The soft hum of a tattoo needle vibrates under speakers blasting Black Sabbath in Nick Bergin’s San Mateo shop on a recent afternoon. He etches a male pin-up lounging inside a martini glass into the calf of his client, who is here for his second tattoo in two weeks.
When I stopped by his shop, Bergin had plans to showcase his work at the First Annual Queer Tattoo Fest alongside other local queer artists on Nov. 26 at The Stud.
But in the days leading up to the event, several artists have dropped out of the fest as disagreements arose between them and the organizers. Bergin and four other tattooers issued a joint statement on Nov. 21 explaining their withdrawal and announcing the formation of the Queer Tattoo Alliance, or QTA.
“The organizers weren’t from the tattoo shop culture,” Bergin says. “They didn’t know what would work for us, and they wouldn’t listen to us.”
Five tattoo artists remain on the line-up for the fest, according to a statement the organizers issued on Nov. 23.
The fest was slated to feature queer tattoo artists with a variety of styles, live performances, vendors, meet-ups and contests. The producers of the event, Dottie Lux and Kalash KaFae Magenta Fire, say they wanted to make it a safe space for queer tattoo artists and queer people with tattoos to fortify a community together.
“Our goal for this event is to put a stamp on it and say, you know, tattooing does not belong to cis, straight bros,” says Lux, who co-owns The Stud. “Tattooing is queer, it is a way to identify ourselves. It’s also a way to identify each other.”
Those who dropped out say the fest is a great idea in theory, and they’re pushing to organize an event of their own in the future.
Micah Riot, one of the first tattoo artists to drop out of the fest, said the first red flag came when they saw the promotional materials. “This is not for an art fest; this is for something else. It never felt aligned to me with art,” they say.
The QTA strives for professionalism and a convention that is more centered around the craftsmanship and traditions of tattooing, Bergin says. “Ultimately, our goal is to have a convention, by queer tattooers, for queer tattooers and everybody, that shines a spotlight on our community.”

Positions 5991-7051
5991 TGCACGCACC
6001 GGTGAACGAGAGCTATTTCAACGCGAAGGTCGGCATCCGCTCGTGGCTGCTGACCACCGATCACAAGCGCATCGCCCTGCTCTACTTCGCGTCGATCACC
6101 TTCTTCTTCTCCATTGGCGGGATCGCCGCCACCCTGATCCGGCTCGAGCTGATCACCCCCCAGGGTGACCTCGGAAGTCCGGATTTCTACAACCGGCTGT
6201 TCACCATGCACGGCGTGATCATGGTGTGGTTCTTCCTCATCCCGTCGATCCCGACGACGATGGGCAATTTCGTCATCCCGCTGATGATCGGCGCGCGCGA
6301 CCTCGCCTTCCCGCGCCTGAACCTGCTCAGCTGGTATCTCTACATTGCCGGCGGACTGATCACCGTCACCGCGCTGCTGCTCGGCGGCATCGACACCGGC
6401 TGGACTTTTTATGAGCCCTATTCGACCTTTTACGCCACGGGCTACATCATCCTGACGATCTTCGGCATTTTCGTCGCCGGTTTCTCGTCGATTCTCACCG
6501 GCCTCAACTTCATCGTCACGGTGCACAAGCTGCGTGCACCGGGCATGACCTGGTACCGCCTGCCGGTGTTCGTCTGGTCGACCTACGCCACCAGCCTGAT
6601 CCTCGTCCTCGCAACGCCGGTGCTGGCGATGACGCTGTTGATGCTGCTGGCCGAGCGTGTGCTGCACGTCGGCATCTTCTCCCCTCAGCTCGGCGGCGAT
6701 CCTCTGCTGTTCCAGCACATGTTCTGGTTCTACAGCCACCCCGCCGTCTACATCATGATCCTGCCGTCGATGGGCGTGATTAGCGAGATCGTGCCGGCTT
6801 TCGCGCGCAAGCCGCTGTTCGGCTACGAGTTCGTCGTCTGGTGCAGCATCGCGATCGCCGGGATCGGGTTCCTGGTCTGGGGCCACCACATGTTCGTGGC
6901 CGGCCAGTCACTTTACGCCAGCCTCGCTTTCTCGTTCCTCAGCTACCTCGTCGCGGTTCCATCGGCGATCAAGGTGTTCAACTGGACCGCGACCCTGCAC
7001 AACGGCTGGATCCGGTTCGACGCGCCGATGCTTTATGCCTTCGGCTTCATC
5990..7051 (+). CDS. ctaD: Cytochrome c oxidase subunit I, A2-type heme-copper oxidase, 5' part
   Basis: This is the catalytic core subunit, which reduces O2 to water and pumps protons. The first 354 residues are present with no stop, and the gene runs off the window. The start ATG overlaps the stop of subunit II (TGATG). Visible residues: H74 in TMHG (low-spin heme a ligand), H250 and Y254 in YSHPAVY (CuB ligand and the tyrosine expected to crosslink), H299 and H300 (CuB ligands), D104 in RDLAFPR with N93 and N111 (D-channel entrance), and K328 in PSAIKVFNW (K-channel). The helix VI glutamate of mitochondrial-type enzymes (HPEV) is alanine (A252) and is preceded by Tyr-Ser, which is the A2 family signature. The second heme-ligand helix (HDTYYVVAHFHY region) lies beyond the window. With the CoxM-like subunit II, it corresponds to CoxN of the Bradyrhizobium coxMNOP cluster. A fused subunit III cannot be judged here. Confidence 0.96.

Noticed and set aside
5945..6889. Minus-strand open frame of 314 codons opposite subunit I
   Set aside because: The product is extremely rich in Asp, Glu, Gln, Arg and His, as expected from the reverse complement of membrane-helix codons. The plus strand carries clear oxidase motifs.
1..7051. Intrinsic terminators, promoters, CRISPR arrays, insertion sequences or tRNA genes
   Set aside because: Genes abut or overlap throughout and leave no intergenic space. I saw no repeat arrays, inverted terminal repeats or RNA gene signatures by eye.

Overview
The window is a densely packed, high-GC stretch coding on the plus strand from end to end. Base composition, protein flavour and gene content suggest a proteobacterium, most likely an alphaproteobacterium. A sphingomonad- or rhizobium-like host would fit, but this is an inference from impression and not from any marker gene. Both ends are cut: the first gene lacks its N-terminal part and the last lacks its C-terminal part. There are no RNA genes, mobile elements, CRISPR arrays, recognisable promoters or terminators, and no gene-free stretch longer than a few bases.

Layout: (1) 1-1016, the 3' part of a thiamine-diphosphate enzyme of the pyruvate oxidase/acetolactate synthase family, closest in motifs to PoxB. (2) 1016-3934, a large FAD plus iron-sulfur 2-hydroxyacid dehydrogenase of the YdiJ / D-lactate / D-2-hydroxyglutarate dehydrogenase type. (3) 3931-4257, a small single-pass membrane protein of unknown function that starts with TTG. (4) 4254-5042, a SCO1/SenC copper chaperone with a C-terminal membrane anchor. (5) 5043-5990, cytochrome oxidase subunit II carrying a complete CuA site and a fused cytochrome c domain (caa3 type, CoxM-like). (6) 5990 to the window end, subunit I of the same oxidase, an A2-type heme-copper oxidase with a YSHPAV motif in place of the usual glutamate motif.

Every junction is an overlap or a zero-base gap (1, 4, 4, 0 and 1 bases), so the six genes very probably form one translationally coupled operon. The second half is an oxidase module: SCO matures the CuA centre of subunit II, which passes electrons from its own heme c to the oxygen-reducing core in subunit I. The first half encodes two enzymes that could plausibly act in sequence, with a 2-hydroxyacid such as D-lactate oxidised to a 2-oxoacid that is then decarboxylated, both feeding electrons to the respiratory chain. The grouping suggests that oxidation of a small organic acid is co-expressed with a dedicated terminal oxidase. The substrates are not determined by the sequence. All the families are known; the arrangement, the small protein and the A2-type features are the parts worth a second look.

One of the major divides between the organizers and artists who decided not to be involved is the question of including information about home tattooing at the event.
“The show’s promoters insisted on including a segment on home tattooing and hosting someone selling DIY, home tattoo kits,” the QTA’s statement reads. “We feel this is terribly irresponsible and in no way want to endorse home tattooing for many reasons.”
Lux says the fest never planned to give home tattoo instructions, but would include an hour-long meet-up where home tattooists could present their point of view, which is that their method is autonomous and accessible.
“This is something that is kind of an inherent problem with our country,” Lux says, as she explains that there are few black, queer tattoo artists. She adds that it raises questions about elitism, classism and racism for artists to be against home tattooing.
“None of these white people are willing to participate in a conversation about how they are not accessible to all communities,” Lux says. “They’re continuing an old boys club hierarchy by keeping it exclusive, when I feel, and many feel, like tattooing and having skin is a right of all humans.”
In response to the notion of being elitist, Riot says, “How dare she call female queer tattoo artists who are trying to make a living and trying to take their art seriously elitists.”
The QTA also cites safety and hygienic concerns when it comes to home tattooing, Bergin says, on top of wanting to protect the livelihood of professional artists.
“To a tattooer, this is more than a job. It is precious and we give our lives to it,” he says. “It’s something to learn and you have to earn and work hard for it. Anything that cheapens that, the tattoo industry is against.”
The QTA’s statement also questions where the proceeds from the event are going. “We found ourselves feeling exploited and unable to trust the event’s organizers and their intentions,” it reads.
Lux says the event’s Facebook page states the money will go to pay performers and future endeavours. “My main goal is not actually this event, my main goal is the tenth annual queer tattoo festival,” Lux says.
On the day of the fest, Bergin, Riot and the other tattooers will convene for an open meeting to start planning an event that focuses on their culture through “research, education, outreach and celebration,” according to the statement.
“Let’s make this happen. Let’s make a real, queer tattoo conference,” Riot says. “Let’s honor our elders, let’s talk about our history, let’s talk about where we’re at and how we’re gonna go forward and band together as a community.”
The original fest planned for Sunday will go on. The organizers plan to center it on having broader conversations about the industry in and of itself.
“I’m happy that they are deciding to continue the conversation, but it seems like the conversation is best served to the community instead of within themselves,” Lux says about the QTA’s planned meeting.
A seed has been planted for future discussions within the queer tattoo community about who they are and how to create opportunities to fortify and share their craft. Sitting in the back of his studio, a week before the QTA released their statement, Bergin explained the fest as what it was and still remains: the start of what’s to come.